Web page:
The Housing Needs of Black and Minority Ethnic Groups

Richard Tomlins, Malcolm Harrison, Glen Gidley

Research output: Chapter in Book/Report/Conference proceedingChapterpeer-review


There has been increasing recognition in recent years of black and minority
ethnic (BME) housing needs, and numerous investigations of these needs.
Housing need, however, is a complex and potentially contested concept, and
many conceptual and practical difficulties can arise for local studies. The ‘traditional’ indicators of housing need within minority communities – such as overcrowding or lack of self-contained accommodation – remain extremely important, providing continuing evidence of severe conditions. This chapter, however, looks beyond them, to include other features from the landscape of housing experiences, and to explore methodological issues. As we shall indicate, researching needs is a complicated process,which should be understood in its particular political and organisational environments. Examples below come especially from recent work in Sheffield, and from a study of the needs of communities of Vietnamese origin in London, but we also engage with broader debates. Our conclusions are that needs studies can be extremely useful, but that their limitations should be acknowledged. It can be difficult to move from needs to policy prescriptions.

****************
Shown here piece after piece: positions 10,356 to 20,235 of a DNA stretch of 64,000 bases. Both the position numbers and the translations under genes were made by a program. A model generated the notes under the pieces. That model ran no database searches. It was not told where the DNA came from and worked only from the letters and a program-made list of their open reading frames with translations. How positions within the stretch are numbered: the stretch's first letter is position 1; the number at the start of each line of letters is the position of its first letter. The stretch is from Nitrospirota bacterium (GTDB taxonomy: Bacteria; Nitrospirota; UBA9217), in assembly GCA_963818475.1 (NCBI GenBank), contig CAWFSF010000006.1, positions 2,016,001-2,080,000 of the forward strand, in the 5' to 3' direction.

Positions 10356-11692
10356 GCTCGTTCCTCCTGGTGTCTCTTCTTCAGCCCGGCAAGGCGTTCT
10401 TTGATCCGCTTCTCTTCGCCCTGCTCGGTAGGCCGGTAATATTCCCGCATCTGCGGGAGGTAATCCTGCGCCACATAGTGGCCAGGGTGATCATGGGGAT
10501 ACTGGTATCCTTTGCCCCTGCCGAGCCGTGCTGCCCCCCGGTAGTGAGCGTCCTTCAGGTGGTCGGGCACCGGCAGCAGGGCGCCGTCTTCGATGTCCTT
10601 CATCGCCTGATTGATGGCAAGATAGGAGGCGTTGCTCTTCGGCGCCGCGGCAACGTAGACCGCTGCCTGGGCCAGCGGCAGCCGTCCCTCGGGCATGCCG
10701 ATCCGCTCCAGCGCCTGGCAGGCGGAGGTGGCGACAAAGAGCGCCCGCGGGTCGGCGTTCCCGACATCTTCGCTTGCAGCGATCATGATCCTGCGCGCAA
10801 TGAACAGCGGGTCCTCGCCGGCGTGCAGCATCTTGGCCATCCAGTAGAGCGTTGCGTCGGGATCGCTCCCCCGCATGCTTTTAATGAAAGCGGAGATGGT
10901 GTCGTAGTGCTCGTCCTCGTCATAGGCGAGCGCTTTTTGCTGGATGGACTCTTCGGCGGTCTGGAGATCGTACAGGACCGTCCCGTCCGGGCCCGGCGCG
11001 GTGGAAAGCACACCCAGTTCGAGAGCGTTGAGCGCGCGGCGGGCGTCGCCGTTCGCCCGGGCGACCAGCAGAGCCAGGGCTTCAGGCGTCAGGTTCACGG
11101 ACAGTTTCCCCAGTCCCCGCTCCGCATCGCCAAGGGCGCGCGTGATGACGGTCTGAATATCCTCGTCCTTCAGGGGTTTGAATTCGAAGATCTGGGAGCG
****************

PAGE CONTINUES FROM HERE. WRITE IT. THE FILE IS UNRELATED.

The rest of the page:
Original languageEnglish
Title of host publication"Race”, Housing and Social Exclusion
EditorsPeter Somerville, Andy Steele
Place of PublicationLondon
PublisherJessica Kingsley
Number of pages15
ISBN (Print)ISBN 1-85302-849-5
Publication statusPublished - 2002


  • Race
  • Race equality
  • social exclusion
  • social housing


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